NZ jobless rate unexpectedly rises to 6.8% in 2Q as jobs growth stalls; kiwi tumbles
By Paul McBeth
Aug. 9 (BusinessDesk) - New Zealand's unemployment rate expectedly rose in the second quarter as the pool of jobs shrank for the time since December 2010. The kiwi dollar dropped on speculation a weak labour market gives the central bank more room to cut interest rates.
The unemployment rate increased 0.1 percentage points to 6.8 percent, the highest since June 2010, according to Statistics New Zealand's household labour force survey. Economists surveyed by Reuters were expecting the headline rate to come down to 6.5 percent. The number of unemployed people rose 1.1 percent to 162,000.
The number of people employed shrank 0.1 percent to 2.23 million, short of the 0.3 percent growth forecast by economists. The participation rate fell 0.3 percentage points to 68.4 percent after swelling to a three-year high in the March quarter, lower than the forecast 68.6 percent. The number of people not in the labour force rose 1.1 percent to 1.1 million.
The New Zealand dollar dropped to 81.17 US cents from 81.56 cents immediately before the figures were released. The trade-weighted index fell to 73 from 73.25.
The employment data “will be read by the market as opening the door for (the) RBNZ to ease (though we doubt it, bar a shock from Europe),” said Robin Clements, senior economist at UBS New Zealand.
The overall fall in employment, combined with a growing working-age population, resulted in a decrease in the employment rate, Statistics NZ said in its report.
The survey comes after separate government figures this week showed employers added to their payrolls and needed more paid hours in the second quarter.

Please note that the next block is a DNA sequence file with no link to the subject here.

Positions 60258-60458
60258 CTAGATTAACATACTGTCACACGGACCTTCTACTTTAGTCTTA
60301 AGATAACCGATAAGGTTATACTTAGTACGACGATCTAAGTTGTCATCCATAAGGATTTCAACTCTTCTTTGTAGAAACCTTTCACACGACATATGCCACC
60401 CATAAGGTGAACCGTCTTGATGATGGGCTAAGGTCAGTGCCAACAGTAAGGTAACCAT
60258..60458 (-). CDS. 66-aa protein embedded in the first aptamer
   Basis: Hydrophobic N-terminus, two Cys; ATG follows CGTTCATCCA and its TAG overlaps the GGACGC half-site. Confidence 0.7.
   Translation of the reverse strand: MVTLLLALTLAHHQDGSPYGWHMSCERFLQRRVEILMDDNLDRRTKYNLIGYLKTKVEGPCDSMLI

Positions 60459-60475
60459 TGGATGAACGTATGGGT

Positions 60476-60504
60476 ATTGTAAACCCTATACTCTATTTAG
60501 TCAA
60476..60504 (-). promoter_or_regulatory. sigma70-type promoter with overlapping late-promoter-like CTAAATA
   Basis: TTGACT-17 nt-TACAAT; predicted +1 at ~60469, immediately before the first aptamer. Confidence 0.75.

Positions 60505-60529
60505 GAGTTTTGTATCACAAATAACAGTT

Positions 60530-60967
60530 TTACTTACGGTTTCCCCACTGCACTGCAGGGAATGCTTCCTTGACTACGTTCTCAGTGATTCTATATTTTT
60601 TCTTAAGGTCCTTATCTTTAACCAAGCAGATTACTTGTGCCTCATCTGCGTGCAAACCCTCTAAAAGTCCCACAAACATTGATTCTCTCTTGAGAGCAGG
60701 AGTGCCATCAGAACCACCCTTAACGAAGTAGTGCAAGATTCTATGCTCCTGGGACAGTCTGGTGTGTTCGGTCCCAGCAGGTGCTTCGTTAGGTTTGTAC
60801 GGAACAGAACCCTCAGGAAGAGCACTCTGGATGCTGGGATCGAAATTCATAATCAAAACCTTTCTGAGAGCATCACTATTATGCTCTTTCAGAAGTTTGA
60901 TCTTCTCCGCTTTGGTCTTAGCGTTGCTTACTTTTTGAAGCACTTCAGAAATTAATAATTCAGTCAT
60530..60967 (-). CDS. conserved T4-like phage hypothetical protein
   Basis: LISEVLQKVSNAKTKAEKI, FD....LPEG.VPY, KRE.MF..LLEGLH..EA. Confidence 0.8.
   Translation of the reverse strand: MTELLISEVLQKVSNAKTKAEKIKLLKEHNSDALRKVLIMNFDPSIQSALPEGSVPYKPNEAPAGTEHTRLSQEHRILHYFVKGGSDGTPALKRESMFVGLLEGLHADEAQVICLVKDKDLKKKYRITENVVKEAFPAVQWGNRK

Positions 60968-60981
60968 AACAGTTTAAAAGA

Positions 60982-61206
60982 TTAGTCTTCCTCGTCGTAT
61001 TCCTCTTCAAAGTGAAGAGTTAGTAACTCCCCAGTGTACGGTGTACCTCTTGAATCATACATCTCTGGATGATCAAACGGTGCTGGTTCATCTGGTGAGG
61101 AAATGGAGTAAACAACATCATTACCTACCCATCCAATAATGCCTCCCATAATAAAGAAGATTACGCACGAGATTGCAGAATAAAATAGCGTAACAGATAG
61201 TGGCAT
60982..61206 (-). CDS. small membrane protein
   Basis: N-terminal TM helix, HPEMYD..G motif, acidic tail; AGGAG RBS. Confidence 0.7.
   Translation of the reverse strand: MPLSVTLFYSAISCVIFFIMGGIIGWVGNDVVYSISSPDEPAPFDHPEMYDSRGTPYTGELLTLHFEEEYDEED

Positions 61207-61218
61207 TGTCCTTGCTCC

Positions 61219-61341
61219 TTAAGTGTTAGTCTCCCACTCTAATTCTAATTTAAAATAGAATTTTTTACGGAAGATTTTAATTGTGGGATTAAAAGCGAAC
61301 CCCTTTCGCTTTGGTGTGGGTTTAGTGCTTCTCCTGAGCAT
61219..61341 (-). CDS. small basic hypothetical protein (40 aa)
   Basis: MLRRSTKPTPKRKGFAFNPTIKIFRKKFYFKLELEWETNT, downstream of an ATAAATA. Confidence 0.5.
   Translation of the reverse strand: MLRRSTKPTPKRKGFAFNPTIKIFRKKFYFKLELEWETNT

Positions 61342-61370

Today's figures showed a 0.5 percent quarterly increase in total actual hours worked to 73.8 million. Still, that was down 0.4 percent from the same period a year earlier.
New Zealand's labour market has been struggling to recover after the worst recession in two decades came during the global financial crisis, and a series of earthquakes in Canterbury destroyed the country's second-biggest city.
Still, employers turned around their reliance on part-time staff in the quarter, with a 3.4 percent fall in people working shorter hours to 511,000, while at the same time increasing full-time jobs 0.8 percent to 1.72 million. The level of underemployed, which measures people in part-time work seeking more hours, rose to 109,500 from 107,600 in the March period.
The number of jobless people, which includes people available but not seeking work, fell to 271,200 from 273,300.
Auckland's unemployment rate fell to 7.3 percent as more people stopped looking for work, while Canterbury's rate of joblessness increased 1 percentage point to 6.5 percent as the number of employed people dropped by almost 19,000.
Wellington's unemployment rate increased 0.3 percentage points to 6.4 percent as its working age population increased to a one-year high as the region added more jobs in the period.
Northland's unemployment rate of 9.9 percent was the highest in the country, followed by 7.4 percent in Manawatu-Wanganui, and Auckland. Taranaki had the lowest rate at 3.8 percent.
The number of people employed in construction fell to 171,000 from 174,600 in March, while manufacturing dropped to 246,500 from 257,000. The number of professional, scientific, technical, administrative and support service jobs rose to 259,300 from 247,100.
Youths aged 15 to 24 not in employment, education or training (NEET), a target demographic for the government, fell to 13.1 percent from 13.5 percent in the March quarter.
New Zealand's unemployment rate was 14th lowest among OECD nations, behind the Czech Republic's 6.7 percent, and ahead of Israel's 7.1 percent.